The real thrill, though, is that the series isn't content to be way- cool clever. Instead, it's empathetic, putting its own preposterousness to emotionally expressive use. Keep your parties of five and your so-called lives to yourselves; I can't think of a TV show that better captures how adolescence feels - and in ways that aren't true of adulthood, or anyhow shouldn't be, how adolescence feels is what adolescence is. Granted, the first time I tuned in, I was hoping for camp silliness, and couldn't see for the life of me why the series seemed to be taking all this foofaraw so seriously. But camp silliness we all already know, and for a show called "Buffy the Vampire Slayer" to treat its foofaraw in earnest, or at any rate let its characters do so, is a terrific stroke - not to mention an act of wondrous compassion toward the youth audience. If there's a distinctive new note in '90s TV and movies, it's the discovery that earnestness in explicitly silly contexts can have the same kind of impact that irony in implicitly serious ones once did, and for the same reason: it gets at something true.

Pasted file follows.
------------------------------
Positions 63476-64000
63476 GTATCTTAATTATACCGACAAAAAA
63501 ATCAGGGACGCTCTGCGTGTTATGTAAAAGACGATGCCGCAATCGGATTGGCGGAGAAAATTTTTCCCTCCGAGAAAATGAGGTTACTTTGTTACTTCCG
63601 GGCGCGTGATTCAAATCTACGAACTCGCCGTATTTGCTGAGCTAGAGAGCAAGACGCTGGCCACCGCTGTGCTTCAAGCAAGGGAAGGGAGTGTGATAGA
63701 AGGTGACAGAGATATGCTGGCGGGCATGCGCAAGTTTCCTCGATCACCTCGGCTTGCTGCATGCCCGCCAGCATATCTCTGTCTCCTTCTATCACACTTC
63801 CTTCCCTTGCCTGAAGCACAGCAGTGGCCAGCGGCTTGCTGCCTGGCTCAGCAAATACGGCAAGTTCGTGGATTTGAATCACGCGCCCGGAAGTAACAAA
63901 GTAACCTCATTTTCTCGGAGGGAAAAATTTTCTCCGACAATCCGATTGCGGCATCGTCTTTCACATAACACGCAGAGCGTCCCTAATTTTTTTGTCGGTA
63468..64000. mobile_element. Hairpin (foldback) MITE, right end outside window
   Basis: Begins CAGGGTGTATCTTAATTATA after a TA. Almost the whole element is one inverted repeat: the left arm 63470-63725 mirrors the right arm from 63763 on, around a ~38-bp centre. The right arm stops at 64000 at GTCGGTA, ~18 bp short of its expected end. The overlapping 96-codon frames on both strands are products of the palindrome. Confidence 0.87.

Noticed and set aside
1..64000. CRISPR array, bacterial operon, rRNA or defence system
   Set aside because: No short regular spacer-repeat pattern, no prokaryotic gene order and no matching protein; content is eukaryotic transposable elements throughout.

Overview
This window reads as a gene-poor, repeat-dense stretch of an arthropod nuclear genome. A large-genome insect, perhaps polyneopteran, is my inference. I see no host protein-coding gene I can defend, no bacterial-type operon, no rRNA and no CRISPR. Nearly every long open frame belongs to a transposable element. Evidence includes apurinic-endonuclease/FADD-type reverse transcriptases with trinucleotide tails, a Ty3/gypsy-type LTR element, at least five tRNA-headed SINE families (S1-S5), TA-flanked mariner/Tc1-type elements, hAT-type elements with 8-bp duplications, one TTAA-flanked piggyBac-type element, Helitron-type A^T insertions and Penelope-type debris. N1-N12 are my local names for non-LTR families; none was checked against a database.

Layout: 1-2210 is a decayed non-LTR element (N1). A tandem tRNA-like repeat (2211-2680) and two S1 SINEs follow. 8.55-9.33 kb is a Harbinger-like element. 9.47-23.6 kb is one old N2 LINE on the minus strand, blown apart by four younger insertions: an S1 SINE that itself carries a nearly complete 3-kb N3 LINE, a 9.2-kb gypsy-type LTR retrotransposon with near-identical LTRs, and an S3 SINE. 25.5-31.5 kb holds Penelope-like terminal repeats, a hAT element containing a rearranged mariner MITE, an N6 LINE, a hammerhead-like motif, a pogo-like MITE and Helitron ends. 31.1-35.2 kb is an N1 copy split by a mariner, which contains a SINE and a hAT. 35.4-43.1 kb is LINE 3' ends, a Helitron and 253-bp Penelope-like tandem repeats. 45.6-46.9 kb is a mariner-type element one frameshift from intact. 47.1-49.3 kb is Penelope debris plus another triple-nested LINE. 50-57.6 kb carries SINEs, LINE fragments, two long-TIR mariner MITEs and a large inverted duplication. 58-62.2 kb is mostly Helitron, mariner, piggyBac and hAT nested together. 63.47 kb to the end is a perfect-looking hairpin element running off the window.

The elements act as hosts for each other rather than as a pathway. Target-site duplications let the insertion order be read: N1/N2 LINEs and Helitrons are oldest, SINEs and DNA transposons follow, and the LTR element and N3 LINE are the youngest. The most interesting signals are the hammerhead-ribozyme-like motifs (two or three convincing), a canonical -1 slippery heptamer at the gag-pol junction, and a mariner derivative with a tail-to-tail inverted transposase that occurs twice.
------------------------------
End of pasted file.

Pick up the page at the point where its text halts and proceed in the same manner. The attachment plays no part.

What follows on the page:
What that might be was certainly no concern of the amiable but purposeless 1992 movie from which this series derives. Even as entertainment, the big- screen "Buffy" ran out of inventiveness fast. But Josh Whedon, who wrote the movie's screenplay, must have figured out that he'd latched on to an idea potentially deeper than farce when he invented a typical teen who glumly learns that it's her destiny to fight vampires in between homework assignments. As creator-cum-exec producer of the TV version, he's turned the story into the fable it deserves to be.